Having explored and rejected as unworkable the planner’s preference for the school to trace the perimeter at the same scale as the adjacent listed period houses, ZHA set a larger single building towards the central long axis. A bold red 100m running track streaks through the middle, terminating with a gate at both boundary ends. Journeys then diverge to separate doorways for the four individual schools, resulting in a fairly modest main visitor entrance.

Compared with the inside, the external appearance of the building is less successful, perhaps initially intimidating, and at times its sharp angles seem contrived – a needless deployment of Zaha’s artistic artillery. However the interior is a more convincing spatial experience, with curving corridors and volumetric variations. The central spaces shared by the schools are large and light-filled, with floor-to-ceiling glazed curtain-walling from Schüco. The inclines of the walls – so dramatic from the outside – appear in the classrooms to give appropriately-scaled definition and character.

The building is cast in in-situ concrete, mostly exposed, and the accompanying material palette is robust yet refined. Unlike many recent schools that resort to a ghastly rainbow of colour-coding to differentiate areas, ZHA has limited itself to three – two greens and a yellow – that very subtly articulate the identity of Evelyn and Grace.

The strategic use of glass and lighting creates a sophisticated interior, layered and – not a word I would expect to associate with Zaha’s cool geometric approach – lovable.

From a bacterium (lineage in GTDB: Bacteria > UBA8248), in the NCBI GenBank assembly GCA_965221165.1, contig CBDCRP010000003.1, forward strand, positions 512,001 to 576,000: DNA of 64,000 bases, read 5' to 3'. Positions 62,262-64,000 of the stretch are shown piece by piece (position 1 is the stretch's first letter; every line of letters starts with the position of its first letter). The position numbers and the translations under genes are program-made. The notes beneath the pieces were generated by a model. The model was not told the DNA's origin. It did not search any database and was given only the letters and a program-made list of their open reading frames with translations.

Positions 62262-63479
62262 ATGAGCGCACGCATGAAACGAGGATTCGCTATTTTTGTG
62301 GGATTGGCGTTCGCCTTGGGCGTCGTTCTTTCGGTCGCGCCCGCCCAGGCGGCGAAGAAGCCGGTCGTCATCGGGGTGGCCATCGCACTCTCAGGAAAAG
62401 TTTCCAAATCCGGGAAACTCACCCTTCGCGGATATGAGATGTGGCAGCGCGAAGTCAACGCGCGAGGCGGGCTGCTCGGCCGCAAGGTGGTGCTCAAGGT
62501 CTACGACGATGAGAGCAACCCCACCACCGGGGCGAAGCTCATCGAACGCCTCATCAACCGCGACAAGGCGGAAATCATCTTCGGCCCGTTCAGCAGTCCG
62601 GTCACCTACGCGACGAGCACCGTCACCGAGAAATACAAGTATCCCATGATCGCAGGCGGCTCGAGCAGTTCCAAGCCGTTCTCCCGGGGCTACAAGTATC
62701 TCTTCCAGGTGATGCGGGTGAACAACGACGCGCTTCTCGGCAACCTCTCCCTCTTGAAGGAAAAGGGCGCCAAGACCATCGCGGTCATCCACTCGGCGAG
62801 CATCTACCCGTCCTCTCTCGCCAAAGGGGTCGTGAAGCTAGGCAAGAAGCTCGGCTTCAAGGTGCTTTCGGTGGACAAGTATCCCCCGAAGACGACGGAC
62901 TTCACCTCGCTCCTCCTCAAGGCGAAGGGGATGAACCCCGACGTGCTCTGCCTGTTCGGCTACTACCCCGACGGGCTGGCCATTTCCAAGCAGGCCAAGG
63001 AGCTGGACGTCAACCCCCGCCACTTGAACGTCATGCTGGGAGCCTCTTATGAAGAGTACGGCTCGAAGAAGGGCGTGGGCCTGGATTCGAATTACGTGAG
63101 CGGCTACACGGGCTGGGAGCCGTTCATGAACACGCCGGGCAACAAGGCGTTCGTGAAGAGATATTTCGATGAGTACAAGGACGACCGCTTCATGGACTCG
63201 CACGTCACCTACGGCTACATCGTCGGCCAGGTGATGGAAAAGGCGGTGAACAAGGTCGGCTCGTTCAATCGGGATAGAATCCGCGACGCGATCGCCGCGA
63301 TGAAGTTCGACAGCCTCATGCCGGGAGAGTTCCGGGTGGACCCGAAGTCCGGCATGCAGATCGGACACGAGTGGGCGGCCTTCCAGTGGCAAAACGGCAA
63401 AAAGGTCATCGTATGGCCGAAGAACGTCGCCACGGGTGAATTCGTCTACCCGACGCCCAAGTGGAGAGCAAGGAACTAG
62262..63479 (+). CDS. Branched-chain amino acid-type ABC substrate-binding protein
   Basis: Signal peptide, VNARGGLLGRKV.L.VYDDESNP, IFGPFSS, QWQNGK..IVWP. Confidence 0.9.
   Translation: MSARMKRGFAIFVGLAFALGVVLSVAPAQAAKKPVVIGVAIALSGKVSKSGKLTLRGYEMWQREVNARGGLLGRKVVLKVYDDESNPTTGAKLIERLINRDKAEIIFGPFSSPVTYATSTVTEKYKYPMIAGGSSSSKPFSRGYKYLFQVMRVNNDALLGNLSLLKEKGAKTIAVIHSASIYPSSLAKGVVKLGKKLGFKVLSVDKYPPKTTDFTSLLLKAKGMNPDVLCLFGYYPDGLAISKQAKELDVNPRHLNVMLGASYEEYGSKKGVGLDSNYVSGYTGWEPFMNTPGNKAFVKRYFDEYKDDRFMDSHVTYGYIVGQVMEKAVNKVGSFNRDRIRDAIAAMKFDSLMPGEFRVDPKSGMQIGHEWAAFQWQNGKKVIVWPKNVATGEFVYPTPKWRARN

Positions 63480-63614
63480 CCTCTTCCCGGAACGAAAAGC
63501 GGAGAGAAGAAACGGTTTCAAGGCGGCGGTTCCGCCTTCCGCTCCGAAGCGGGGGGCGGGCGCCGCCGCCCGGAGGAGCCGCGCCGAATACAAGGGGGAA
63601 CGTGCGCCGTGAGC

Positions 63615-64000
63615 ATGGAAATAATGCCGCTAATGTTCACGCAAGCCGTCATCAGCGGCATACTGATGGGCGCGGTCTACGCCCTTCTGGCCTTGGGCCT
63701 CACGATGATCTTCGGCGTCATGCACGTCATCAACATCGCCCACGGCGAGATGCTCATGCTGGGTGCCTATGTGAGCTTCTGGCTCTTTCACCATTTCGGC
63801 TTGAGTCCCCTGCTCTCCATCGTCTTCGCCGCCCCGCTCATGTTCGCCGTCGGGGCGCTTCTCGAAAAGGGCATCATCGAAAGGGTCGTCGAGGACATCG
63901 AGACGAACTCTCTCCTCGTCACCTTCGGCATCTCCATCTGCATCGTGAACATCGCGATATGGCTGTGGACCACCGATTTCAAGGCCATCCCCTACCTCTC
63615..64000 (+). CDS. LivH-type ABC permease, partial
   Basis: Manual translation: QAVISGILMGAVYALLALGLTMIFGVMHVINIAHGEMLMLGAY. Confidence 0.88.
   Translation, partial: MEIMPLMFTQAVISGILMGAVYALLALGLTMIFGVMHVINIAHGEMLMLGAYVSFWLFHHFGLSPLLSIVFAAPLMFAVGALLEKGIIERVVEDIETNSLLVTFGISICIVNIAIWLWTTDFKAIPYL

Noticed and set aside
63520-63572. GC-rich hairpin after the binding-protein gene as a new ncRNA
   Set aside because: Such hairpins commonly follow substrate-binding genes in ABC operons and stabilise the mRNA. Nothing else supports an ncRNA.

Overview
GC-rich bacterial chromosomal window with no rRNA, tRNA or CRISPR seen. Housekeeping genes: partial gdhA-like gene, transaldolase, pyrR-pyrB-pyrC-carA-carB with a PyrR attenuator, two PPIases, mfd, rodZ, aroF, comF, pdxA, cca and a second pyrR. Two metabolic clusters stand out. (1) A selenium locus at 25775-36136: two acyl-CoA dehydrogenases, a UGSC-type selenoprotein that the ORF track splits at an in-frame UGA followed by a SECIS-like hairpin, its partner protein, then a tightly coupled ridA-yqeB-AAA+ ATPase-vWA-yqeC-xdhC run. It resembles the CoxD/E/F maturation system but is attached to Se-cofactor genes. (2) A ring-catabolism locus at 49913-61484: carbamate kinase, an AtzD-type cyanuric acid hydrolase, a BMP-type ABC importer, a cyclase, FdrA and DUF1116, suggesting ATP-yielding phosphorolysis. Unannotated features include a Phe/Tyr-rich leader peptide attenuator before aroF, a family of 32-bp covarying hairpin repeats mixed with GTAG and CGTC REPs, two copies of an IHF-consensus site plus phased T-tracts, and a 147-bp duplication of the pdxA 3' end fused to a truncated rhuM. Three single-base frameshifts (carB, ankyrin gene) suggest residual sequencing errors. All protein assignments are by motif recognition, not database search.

Mace completed the school under a Design & Build contract, and both ZHA and the contractor’s design teams deserve great credit for the control they’ve maintained over the detailing. The architectural clarity of some similarly delivered schools has been marred by servicing and signage; here the expression of what can’t be dispensed with or hidden fades into the background.

Well-designed schools are a good investment. Doubters of this should visit Evelyn Grace, where ZHA has manifested the academy’s belief in ‘the power of education to transform lives’. The institution combines ambition with discipline, such as the rule that pupils must carry a book at all times. Those who might argue that the way things look are superficial to these efforts ignore the sense of purpose things like school uniforms can instil.

With many pupils coming from chaotic backgrounds, the school provides a high level of order and the building is an integral part of that. It demands a certain level of respect – for instance, the running track must be walked around, not across – but it also gives respect back. The stepping-in of the plan creates terraces for the different communities in the school, more private as one ascends through the year groups. This is architecture that treats its pupils like adults, and expects them to behave like it.

In September Gove opened another of ARK’s projects, the Globe Academy in Elephant and Castle by Amanda Levete Architects. In his speech he talked of Winston Churchill’s passion for bricklaying and quoted him: ‘We shape buildings and then they shape us’. This is the ultimate riposte to the bashers of school architecture, and Evelyn Grace Academy exemplifies it.

Architect Zaha Hadid Architects, London, UK
Project team Zaha Hadid, Patrik Schumacher, Lars Teichmann, Matthew Hardcastle, Bidisha Sinha, Henning Hansen, Lisamarie Villegas Ambia, Judith Wahle, Enrico Kleinke, Christine Chow, Guy Taylor, Patrick Bedarf, Sang Hilliges, Hoda Nobakhti
Project manager Capita Symonds
Engineer Arup